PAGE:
The PMOI seems to be elevated mainly in patients with low ovarian reserves and low ovarian response as evaluated by ovarian sensitivity index (OSI). Indeed, PMOI seemed to be reproducible from one attempt to another in the same patient and is related to low AMH and AFC levels. As a matter of fact, in poor responders, the higher administrated FSH doses result in a higher FSH dose to recruited follicle ratio, probably leading to a higher follicular fluid progesterone concentration. Therefore, the freeze-all strategy and reducing the FSH doses are probably the right way to avoid or limit oocyte damage. Due to the respective parts of the effect on the endometrium and on embryo developmental ability are difficult to discriminate, the use of PMOI could help to identify an oocyte effect rather than an endometrial one. In brief, the PMOI seemed to be more predictive of IVF outcomes than blood progesterone levels.

The underlying mechanism of the premature rise of progesterone (P) on hCG day is not fully understood and may be related to the following factors. First, granulosa cells have abundant receptors on their surface, such as follicle-stimulating hormone (FSH), luteinizing hormone (LH), and estrogen receptors (34). High-dose FSH increase the sensitivity of FSH-incuded LH receptors in granulosa cells, leading to increased LH levels (26). Secondly, ovarian stimulation leads to maturation of multiple follicles and therefore supraphysiological concentrations of progesterone in the early luteal phase (35). Third, premature rise in progesterone (P) is associated with a low ovarian reserve and poor ovarian response (36). Fourth, patients with poor ovarian response are more likely to have an elevated estradiol/testosterone ratio (32). Patients who obtain fewer than five eggs may see more elevated POI (36). This was confirmed by the present study. We found that the highest FSH levels were in group A (PMOI ≤ 0.06 ug/L). While the results for groups A to C were 7.49 ± 2.16, 8.15 ± 2.21, and 8.22 ± 1.99, respectively. In addition, the lowest AMH and AFC were found in group A (PMOI ≤ 0.06 ug/L). These differences showed statistical significance. This present study suggests that patients with low ovarian response are more likely to have elevated PMOI on the day of hCG injection.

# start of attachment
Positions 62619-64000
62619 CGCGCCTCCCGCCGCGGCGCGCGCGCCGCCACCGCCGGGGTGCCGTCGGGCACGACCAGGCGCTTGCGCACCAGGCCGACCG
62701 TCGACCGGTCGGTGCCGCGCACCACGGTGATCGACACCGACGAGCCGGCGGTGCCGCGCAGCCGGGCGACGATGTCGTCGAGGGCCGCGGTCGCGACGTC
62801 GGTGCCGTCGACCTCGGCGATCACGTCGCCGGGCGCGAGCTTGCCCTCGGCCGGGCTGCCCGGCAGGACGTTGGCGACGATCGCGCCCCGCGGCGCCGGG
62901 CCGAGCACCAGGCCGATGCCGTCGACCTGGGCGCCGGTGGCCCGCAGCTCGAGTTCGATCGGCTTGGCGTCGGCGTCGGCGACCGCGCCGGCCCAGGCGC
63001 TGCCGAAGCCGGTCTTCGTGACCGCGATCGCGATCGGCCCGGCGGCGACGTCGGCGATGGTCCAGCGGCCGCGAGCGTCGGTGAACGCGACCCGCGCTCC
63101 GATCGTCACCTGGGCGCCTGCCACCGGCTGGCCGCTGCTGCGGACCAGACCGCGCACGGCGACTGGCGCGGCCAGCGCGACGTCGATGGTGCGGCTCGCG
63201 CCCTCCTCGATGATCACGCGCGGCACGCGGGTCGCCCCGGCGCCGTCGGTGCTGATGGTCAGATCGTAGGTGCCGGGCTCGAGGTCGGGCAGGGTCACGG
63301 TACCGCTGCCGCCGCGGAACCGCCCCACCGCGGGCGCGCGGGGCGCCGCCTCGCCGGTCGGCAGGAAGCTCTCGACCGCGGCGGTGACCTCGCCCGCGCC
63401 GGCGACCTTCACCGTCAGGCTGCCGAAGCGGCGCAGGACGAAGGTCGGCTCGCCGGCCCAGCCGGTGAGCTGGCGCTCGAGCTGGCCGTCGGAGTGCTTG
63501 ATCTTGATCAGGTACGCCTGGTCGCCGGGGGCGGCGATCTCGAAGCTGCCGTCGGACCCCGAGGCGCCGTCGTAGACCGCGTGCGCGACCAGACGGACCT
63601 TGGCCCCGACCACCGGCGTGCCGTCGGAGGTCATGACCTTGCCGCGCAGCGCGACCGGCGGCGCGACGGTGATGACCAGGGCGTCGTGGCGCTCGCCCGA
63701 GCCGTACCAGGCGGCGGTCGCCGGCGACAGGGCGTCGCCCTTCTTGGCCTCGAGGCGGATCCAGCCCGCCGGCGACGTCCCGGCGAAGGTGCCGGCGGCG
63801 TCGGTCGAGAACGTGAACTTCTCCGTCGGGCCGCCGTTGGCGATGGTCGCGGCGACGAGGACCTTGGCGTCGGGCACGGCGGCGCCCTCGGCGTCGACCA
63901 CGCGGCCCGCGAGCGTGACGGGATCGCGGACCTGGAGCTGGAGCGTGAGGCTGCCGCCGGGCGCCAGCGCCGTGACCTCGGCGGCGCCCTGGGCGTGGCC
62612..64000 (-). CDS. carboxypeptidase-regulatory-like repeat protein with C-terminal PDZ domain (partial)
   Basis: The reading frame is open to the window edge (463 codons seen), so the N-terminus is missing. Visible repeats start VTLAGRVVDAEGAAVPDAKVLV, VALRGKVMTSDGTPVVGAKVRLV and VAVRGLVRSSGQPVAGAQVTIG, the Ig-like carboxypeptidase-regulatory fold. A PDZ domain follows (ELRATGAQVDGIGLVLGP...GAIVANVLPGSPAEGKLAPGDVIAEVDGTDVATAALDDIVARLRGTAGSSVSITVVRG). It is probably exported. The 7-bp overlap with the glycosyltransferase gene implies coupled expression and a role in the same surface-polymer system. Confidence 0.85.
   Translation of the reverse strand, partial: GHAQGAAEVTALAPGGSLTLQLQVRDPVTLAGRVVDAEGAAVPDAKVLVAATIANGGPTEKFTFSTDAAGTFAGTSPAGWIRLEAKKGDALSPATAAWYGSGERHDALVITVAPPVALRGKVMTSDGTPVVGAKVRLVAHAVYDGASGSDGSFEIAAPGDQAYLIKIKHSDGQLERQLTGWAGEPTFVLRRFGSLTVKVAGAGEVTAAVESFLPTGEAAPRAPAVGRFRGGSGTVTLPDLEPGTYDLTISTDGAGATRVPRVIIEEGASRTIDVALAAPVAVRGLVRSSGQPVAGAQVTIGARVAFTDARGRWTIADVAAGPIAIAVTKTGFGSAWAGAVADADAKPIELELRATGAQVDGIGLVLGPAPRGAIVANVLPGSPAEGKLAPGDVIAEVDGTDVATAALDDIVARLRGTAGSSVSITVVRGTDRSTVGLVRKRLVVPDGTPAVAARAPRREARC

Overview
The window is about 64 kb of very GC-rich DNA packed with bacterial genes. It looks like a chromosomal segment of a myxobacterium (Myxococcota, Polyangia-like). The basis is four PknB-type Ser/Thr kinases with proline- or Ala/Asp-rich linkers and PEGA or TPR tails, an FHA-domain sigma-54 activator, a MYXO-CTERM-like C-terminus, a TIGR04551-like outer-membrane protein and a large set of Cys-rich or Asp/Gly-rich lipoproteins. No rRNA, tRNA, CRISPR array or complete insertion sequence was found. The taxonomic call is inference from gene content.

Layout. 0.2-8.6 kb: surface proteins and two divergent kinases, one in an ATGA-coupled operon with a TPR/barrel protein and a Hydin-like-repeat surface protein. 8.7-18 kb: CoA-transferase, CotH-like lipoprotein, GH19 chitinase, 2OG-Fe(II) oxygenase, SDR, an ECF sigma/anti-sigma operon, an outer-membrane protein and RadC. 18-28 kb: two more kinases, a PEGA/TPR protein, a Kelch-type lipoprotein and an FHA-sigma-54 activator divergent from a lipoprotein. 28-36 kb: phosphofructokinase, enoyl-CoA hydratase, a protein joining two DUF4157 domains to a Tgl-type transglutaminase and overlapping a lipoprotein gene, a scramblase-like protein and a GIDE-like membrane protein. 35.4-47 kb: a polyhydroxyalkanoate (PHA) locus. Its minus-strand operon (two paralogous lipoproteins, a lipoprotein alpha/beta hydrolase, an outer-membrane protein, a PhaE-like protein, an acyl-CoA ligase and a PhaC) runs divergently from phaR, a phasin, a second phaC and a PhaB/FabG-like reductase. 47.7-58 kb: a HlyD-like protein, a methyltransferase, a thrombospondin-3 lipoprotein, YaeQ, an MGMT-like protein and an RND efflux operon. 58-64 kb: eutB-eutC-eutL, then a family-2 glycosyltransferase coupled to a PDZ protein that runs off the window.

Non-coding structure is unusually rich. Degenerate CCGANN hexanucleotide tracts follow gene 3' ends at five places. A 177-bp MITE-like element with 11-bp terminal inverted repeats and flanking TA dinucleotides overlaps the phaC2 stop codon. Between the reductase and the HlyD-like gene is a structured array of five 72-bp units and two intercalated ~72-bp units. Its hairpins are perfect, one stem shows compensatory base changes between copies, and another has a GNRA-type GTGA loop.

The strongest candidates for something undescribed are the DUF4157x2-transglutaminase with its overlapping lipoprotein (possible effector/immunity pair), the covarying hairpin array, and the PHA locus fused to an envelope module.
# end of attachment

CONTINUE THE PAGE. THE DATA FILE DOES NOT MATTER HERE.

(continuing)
The strength of the present study is based on a specific population living in Southwest China, suitable for economically undeveloped areas, but with an increasing trend of infertility patients. In addition, these measurements were performed in the same laboratory using the same equipment. This greatly reduces the variability caused by laboratory testing. Our study, however, has some limitations. On the one hand, this was a retrospective study. On the other hand, the current PMOI predictive values in this study showed an average performance in predicting pregnancy outcomes, with a specification of 78.2% and a sensitivity of 42.7%. Therefore, there is a need to improve the ability to predict pregnancy outcomes in fresh IVF/ICSI cycles beyond the current capabilities.

In conclusion, the present study shows that PMOI is an independent and meaningful predictor of pregnancy outcome on the day of hCG injection in fresh IVF/ICSI cycles and that combining age and PMOI levels does not improve the prediction effect.

Data availability statement